as sort of a Circulation Control Wing (http://en.wikipedia.org/wiki/Circulation_control_wing)
on the Seaview's bow to negate the pitching down attitude induced by the manta rays during submerged running?

You could either use a small water pump or bleed off from the pumpjets to force water through slots on the top leading edge of the manta rays to produce lift.
"Make it simple, make it strong-and make it work!" - Mikhail Mil
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Postby hakkikt » Sat Aug 15, 2009 5:36 pm

If the pitch-down is really that bad (and from the shape of the bow I can believe it), there is probably no solution that works for all speeds. Whatever fixed vanes are installed, they will have more effect at high speeds due to hydrodynamics (=push the bow up stronger). This means that either the lift is optimised for low speeds, then there will be pitch-up at high speeds, or the lift is optimised for high speeds, then there will still be pitch-down at low speeds.
Looks to me like it will need movable diveplanes up front and a (second?) level controller.
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Postby junglelord » Sat Aug 15, 2009 6:22 pm

I know that Steve Neills Big Dave build runs very well without the bowplanes. He has some good video of it, in case it has not been seen, here it is....

Here is a build of this unit.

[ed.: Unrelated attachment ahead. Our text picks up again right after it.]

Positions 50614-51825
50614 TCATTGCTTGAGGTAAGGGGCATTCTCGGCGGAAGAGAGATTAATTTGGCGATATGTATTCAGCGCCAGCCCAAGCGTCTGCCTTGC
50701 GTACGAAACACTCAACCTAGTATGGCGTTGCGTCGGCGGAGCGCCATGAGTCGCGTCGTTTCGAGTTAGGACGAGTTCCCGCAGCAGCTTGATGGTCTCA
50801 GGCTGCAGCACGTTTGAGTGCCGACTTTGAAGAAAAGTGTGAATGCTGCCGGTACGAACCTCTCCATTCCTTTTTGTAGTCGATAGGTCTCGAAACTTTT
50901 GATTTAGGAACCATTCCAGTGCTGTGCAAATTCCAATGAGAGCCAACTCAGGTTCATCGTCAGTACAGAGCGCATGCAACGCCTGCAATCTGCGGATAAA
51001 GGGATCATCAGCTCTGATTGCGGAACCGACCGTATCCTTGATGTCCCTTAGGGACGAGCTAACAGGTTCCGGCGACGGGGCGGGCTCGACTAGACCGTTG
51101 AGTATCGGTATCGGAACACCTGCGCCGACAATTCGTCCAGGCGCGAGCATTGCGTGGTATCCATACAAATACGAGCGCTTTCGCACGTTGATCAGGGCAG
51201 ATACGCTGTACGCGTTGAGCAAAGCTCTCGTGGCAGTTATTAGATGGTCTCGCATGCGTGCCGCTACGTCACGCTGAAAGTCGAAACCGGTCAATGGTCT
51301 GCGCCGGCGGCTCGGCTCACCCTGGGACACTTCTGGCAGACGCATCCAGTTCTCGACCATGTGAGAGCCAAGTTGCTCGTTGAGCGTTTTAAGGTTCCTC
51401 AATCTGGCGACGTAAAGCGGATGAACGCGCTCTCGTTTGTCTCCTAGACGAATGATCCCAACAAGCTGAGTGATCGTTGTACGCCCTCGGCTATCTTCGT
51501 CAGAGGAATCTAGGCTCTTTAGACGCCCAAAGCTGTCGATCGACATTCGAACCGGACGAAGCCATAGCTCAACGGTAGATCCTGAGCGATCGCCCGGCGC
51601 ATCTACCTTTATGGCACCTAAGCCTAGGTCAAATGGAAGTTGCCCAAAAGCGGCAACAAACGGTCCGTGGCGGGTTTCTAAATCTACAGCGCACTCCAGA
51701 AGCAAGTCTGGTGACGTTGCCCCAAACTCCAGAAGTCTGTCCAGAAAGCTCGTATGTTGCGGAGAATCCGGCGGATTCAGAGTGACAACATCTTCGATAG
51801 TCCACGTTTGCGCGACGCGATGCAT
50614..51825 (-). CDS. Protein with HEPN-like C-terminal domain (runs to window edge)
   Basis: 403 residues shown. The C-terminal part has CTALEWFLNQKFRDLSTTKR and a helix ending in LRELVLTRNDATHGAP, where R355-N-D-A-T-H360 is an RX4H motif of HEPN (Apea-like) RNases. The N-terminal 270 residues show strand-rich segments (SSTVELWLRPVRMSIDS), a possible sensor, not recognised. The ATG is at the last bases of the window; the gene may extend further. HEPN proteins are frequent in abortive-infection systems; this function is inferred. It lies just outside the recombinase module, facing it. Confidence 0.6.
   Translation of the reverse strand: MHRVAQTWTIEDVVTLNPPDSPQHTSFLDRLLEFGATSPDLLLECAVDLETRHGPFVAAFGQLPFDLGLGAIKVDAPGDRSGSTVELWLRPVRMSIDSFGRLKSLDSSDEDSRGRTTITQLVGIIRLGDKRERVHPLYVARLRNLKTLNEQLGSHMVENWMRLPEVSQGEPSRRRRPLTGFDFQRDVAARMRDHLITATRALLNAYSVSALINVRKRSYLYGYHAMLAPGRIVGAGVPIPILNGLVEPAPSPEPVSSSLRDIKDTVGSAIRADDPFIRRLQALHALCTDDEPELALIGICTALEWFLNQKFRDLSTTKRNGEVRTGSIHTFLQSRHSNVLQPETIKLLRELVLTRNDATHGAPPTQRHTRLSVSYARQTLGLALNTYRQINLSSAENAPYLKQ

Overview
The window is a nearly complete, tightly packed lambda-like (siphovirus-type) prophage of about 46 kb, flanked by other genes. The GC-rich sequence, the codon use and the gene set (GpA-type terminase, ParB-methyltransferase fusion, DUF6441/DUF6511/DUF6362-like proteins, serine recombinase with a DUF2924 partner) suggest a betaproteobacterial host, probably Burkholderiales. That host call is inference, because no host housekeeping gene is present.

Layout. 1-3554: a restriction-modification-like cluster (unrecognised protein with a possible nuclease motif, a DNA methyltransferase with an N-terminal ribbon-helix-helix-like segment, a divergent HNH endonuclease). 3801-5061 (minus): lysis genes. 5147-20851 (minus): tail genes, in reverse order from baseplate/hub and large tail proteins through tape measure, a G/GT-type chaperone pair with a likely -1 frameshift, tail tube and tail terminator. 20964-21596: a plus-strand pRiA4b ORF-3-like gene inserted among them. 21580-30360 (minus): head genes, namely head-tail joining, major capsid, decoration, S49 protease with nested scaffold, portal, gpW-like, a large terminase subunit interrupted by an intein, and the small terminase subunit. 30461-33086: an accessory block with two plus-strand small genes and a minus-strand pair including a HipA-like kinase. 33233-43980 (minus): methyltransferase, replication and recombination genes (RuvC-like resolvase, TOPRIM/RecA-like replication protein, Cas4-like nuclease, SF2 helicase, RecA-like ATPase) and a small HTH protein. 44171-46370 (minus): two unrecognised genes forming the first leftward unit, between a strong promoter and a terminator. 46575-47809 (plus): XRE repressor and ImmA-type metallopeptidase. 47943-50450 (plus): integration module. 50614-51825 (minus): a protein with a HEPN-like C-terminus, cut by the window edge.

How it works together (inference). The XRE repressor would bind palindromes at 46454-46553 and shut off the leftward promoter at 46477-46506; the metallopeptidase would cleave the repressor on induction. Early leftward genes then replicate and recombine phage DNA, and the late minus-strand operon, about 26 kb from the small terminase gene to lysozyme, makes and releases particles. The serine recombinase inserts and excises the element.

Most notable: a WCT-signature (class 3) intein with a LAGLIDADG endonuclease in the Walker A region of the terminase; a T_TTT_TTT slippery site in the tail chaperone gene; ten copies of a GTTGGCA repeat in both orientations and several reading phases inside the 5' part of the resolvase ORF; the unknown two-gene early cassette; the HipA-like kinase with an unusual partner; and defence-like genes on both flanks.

http://s181686668.onlinehome.us/phpBB2/viewtopic.php5?t=7973&start=0

Some excellent video of the sub in action.
http://www.youtube.com/watch?v=rmW4XZt1kt0

http://www.youtube.com/watch?v=GMIM6Ia_efs&NR=1
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Postby junglelord » Mon Aug 17, 2009 3:40 pm

I think that the Steve Neill approach is much more germain to the sub itself. With a Big Dave unit, I myself, would not make bow planes.

I would rather put the rear stern planes on the ADF, add the Fixed Vanes, and use the Sail Planes via the hand to change depth. If you think about the two ways to build this unit, I would take Steves approach. I would rather not cut the hull or bow planes, or even maybe go static sail planes like Steve did. Certainly functional Sail Planes are more cool.
8)


If you do decide to go for the bow planes, this may help.
http://www.rcgroups.com/forums/showthre ... st12014758
Good luck and let us know how it goes.

Lighting the model is also a good addition to the journey.
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Postby Crazy Ivan » Mon Aug 17, 2009 8:06 pm

Robert F. wrote:That leaves me with one more question. If I remember correctly, bow and stern planes work in opposite directions (when bow planes are in upward position, the stern planes are in downward position and vice versa). Am I right?


If by that you mean the bow planes are set to pull the bow up when the stern planes are set to push the tail down, then yes, that would be my understanding of how they would be coupled. A crude and highly exaggerated illustration would be something like this:

-----\--------------------/----

I personally do not intend to activate the bow planes on my Seaview. If I find that I have the nosedive problem, I will seek out an alternate solution (of which I have no idea at this time).